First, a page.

This month I have selected LeeFred's beautiful '65 FB as Ride of the Month. Lee's story is awesome and he has provided some good detail and excellent history behind his car. Well done Lee. Thanks for sharing.
It was 1980, and I was in the Army at Fort Lewis, WA. I had been in for almost a year and had no vehicle. Basically I was bumming rides or borrowing someone's car to get around off post. After getting stood up for a ride, I figured it was time for a vehicle. My first car, before I joined the Army, was a 1965 Chevy Biscayne, two door, with a 327 and slip 'n slide Powerglide transmission. I became interested in cars and engines then, and read the magazines back in the day; Car Craft, Hot Rod, and my own personal favorite, Popular Hot Rodding. So I had an idea what I wanted. I started looking for a Mustang or a Nova. I started checking out the classifieds in the local newspaper and came across an ad for a 1965 Mustang for $1,000 at a used car dealership in Puyallup, WA. I took $1000 out of the bank, put $800 in my wallet and $200 in my front pocket. I got a ride to Puyallup and saw the car. At that time, I had no idea that Mustangs were available as a fastback in 1965. There she sat - covered in flat brown paint, back end all covered in various bumper stickers, and the interior smelled like a wet dog. It was a trade-in from California. I took it for a test drive and noticed that the tires were too tall for the car because whenever I took a turn a little above crawling speed, the tires rubbed against the front fenders. It ran pretty strong. Under the hood was a 289 with a 2bbl carburetor, C4 trans, and a dual exhaust. I offered the salesman the $800, and the car was mine. Took it back to the barracks, and a buddy and I peeled all the bumper stickers off, stripped out the interior (where we found 17 marijuana roaches under the seats) and shampooed the carpet, put some smaller tires that didn't rub the fenders on it, and covered the plain steel rims with hubcaps from a local wrecking yard. When I went back to get the license plates, the salesman was looking at it like it was a different car.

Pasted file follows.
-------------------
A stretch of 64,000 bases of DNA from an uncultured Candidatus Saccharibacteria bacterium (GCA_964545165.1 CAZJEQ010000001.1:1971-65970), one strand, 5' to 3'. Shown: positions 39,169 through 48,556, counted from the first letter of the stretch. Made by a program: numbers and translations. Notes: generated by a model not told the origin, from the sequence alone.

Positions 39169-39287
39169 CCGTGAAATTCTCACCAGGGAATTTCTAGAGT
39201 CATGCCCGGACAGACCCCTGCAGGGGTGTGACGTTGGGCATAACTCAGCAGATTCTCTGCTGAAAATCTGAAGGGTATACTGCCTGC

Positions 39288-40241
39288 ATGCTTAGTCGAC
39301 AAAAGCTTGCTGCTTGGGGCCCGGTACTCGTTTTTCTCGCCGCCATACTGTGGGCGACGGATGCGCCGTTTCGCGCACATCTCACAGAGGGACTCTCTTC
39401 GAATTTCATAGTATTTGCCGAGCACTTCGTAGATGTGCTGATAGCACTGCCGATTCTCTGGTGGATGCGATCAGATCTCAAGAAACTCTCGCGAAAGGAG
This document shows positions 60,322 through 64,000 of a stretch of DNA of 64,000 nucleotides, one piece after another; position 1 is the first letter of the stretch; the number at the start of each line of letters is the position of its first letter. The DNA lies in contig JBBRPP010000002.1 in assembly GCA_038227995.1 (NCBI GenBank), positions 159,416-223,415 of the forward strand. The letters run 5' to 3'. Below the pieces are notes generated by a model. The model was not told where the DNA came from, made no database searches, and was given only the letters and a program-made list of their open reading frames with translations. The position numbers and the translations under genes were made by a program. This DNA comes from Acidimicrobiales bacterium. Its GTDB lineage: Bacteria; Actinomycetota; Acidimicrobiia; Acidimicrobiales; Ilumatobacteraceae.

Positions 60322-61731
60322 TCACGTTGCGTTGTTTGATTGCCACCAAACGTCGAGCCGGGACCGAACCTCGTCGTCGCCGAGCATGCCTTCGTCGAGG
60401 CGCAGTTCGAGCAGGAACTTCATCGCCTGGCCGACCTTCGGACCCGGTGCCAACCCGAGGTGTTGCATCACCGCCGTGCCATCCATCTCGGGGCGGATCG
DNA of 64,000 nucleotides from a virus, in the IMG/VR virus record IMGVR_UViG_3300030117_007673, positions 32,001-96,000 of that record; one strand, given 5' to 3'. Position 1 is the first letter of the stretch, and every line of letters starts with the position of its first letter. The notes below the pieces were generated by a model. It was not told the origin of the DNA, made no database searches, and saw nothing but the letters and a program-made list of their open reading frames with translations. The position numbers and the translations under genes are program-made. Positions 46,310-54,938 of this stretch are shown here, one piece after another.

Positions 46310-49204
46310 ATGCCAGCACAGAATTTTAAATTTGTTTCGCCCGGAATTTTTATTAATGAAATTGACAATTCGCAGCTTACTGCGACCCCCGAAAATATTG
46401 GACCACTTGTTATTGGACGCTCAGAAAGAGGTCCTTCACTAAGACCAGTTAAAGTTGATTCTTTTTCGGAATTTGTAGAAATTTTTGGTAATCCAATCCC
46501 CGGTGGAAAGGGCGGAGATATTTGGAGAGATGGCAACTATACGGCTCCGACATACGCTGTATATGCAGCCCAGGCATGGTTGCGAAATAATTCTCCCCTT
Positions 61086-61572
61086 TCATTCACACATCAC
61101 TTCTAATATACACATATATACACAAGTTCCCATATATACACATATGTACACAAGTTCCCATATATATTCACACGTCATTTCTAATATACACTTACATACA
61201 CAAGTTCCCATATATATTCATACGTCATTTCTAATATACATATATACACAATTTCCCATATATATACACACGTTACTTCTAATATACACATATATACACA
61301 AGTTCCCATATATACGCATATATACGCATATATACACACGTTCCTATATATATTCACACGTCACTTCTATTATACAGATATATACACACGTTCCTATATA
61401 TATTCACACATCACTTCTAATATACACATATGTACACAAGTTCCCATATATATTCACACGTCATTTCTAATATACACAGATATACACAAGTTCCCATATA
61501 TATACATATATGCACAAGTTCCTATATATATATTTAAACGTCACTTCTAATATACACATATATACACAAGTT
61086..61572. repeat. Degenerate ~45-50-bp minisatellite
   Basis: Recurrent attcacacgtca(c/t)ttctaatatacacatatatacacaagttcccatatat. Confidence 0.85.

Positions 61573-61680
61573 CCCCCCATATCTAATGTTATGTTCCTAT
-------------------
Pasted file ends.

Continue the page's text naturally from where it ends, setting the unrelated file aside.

About a year later, I got t boned by a Honda Civic as I was backing up across a road to turn around. I had earlier in the day rebuilt the Holley 2bbl, but didn't know enough about adjusting the floats. I was backing up, at night, at the bottom of a hill when the car stalled from being flooded. I got hit right behind the driver's door. While I was talking to people about getting the damage repaired, I started stock piling parts to put on the engine. I eventually drove the car down to Eugene, OR, where an Army friend had some buddies that restored Thunderbirds. They cut and replace the rear quarter panel, but used a lot of Bondo to finish the job. Got the Mustang back to Fort Lewis and put it back together in time to transfer to Fort Huachcua, AZ. I upgraded the engine with a Holley 4bbl, an Edelbrock Torker intake (which I still have), a pair of Cyclone headers (which are still on the engine), and various other pieces.
During my Army career, the Mustang went through various changes. I used it as a daily driver, so it picked up dings and dents along the way. Whenever a body part was damaged, I would just replace it with a part from another Mustang being parted out. It became known as the "calico" Mustang due to the different colored parts on it. It sat in a friend's backyard for 3 years when I went to Germany, and another year when I was stationed in Korea. Got married a couple of times, and had children, so the Mustang was being driven, but no bodywork or paint was being done. It actually became an embarrassment to drive it around.